About Menstrual Migraine

Background

Many women experience headaches caused by changes in their hormones. According to the National Migraine Centre, more than half of women who get migraine notice a link with their periods. Menstrual migraine tends to be particularly severe. Migraine is most likely to develop in either the 2 days leading up to a period or the first 3 days during a period.

Signs of Hormone Headaches

It’s worth keeping a diary for at least 3 menstrual cycles to help you check whether your migraines are linked to your periods. If they’re linked, a diary can help to pinpoint at what stage in your cycle you get a migraine.

The Migraine Trust website has a downloadable headache diary, which may be a useful tool.

Other causes

Combined oral contraceptive pill – some women report more frequent attacks, especially in the pill-free week, when oestrogen levels drop.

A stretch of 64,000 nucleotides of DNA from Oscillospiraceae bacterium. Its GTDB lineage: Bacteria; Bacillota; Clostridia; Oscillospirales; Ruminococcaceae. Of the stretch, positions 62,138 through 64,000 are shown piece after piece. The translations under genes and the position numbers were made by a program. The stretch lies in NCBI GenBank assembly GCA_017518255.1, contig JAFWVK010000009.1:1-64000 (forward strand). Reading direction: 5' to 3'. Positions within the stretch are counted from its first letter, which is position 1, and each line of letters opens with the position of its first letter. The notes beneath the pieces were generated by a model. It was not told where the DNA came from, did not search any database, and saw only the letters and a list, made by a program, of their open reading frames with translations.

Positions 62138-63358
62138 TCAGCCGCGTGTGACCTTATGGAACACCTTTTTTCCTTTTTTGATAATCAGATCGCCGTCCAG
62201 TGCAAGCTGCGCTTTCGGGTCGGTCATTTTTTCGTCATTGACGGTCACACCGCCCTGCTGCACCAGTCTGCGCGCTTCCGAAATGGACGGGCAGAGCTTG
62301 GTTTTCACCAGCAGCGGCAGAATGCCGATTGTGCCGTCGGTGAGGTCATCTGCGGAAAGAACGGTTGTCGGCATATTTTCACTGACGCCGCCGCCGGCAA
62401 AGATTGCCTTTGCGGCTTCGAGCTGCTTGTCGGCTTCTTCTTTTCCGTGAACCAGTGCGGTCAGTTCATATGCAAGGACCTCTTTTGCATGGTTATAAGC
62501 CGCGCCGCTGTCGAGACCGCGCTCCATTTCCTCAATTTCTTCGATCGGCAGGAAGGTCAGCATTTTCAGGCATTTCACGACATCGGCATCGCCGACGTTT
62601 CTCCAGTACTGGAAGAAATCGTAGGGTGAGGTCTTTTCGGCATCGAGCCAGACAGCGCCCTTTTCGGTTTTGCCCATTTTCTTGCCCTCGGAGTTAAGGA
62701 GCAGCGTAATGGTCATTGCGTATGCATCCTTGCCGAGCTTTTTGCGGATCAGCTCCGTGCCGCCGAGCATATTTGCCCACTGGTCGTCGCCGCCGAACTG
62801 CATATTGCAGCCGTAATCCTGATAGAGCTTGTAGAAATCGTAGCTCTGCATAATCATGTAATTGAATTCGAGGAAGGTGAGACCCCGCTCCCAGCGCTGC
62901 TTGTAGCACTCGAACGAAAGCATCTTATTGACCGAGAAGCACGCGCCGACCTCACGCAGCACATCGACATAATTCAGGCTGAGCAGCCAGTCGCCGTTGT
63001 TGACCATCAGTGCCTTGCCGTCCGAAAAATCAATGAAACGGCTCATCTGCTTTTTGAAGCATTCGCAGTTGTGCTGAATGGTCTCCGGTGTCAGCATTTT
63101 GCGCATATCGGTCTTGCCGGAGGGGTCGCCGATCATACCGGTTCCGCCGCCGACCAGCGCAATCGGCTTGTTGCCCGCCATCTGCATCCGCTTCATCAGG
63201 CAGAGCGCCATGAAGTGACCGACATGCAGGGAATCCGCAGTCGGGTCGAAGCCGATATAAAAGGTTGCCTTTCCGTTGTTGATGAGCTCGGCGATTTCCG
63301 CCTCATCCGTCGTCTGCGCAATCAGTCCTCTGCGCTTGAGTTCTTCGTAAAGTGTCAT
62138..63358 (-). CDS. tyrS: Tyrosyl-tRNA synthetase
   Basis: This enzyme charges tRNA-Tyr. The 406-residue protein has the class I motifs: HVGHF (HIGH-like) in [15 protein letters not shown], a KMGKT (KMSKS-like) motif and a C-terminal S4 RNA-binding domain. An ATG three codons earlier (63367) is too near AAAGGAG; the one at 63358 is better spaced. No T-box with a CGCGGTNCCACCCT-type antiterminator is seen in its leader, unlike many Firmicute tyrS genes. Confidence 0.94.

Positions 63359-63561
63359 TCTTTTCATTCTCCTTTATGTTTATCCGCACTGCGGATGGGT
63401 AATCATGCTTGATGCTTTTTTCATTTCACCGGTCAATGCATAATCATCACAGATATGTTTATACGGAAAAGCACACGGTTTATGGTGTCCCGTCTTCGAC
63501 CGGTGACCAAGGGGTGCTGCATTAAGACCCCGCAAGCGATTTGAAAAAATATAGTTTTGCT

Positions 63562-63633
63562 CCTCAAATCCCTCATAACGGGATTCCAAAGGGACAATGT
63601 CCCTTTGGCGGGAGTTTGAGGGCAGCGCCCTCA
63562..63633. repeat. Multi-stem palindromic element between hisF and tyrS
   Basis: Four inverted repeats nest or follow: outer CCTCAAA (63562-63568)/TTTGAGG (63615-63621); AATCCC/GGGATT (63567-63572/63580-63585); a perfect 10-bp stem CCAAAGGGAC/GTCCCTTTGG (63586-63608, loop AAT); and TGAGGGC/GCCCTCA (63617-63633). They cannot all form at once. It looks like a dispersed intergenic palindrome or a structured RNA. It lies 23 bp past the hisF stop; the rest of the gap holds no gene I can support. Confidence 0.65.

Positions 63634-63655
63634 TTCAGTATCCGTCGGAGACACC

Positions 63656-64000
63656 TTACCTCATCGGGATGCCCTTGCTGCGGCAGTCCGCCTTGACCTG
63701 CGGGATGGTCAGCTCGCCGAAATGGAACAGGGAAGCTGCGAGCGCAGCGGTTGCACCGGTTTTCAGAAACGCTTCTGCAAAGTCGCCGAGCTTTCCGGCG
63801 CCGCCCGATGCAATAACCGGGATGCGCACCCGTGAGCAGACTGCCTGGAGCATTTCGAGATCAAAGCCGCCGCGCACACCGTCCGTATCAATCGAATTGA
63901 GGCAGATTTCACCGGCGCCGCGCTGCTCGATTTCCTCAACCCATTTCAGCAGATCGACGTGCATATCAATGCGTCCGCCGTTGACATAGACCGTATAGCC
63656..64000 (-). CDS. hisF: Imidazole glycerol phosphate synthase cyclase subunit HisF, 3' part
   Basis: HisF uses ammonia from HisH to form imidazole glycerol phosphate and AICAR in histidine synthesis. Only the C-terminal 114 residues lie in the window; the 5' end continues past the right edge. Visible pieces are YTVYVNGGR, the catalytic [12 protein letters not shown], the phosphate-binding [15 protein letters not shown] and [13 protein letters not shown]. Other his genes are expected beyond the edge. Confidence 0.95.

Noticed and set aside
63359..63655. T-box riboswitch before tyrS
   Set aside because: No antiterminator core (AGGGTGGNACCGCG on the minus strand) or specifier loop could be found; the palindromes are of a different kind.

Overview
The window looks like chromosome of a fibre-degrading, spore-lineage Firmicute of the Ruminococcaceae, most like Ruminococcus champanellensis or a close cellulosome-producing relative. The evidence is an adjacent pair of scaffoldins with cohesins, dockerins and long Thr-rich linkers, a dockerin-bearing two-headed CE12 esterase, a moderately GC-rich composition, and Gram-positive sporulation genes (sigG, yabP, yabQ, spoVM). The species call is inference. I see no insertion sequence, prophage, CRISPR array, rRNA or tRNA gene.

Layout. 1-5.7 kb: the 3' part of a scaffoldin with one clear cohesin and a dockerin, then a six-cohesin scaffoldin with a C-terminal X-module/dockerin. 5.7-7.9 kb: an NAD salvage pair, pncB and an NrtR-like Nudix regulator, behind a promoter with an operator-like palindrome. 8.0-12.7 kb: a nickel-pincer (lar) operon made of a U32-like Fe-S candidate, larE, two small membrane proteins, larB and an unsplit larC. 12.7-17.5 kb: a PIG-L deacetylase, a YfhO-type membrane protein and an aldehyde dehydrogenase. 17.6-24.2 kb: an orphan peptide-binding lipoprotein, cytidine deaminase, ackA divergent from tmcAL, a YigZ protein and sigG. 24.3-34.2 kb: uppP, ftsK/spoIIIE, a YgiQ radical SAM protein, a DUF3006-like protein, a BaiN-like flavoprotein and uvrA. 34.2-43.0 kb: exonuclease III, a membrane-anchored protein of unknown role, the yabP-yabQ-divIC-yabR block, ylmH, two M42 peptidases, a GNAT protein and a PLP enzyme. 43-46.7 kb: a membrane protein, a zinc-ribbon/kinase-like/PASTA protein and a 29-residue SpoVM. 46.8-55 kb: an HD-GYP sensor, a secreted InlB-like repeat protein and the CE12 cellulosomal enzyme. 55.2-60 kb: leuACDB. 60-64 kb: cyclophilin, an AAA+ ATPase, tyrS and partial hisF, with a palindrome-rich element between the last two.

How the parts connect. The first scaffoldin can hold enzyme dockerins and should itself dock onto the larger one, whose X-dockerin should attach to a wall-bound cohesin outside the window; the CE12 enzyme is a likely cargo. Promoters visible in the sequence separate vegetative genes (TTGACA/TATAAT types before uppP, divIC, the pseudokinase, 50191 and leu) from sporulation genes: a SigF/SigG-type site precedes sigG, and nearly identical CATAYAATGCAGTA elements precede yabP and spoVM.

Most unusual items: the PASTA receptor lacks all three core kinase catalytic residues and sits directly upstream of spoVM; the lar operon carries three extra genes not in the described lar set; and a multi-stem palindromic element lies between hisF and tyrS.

Menopause – partly because periods come more often and partly because the normal hormone cycle is disrupted.

Self-Help Tips

Try these tips to help prevent a migraine:

  • Eat small, frequent snacks to keep your blood sugar level up.
  • Have a regular sleep pattern, and avoid too much or too little sleep.
  • Find ways to deal with stress, such as taking regular exercise and using relaxation strategies.

 

*Source NHS.UK 2022

Logo for gammaCore
This website is intended for citizens and HCPs of the United Kingdom.
©2022 electroCore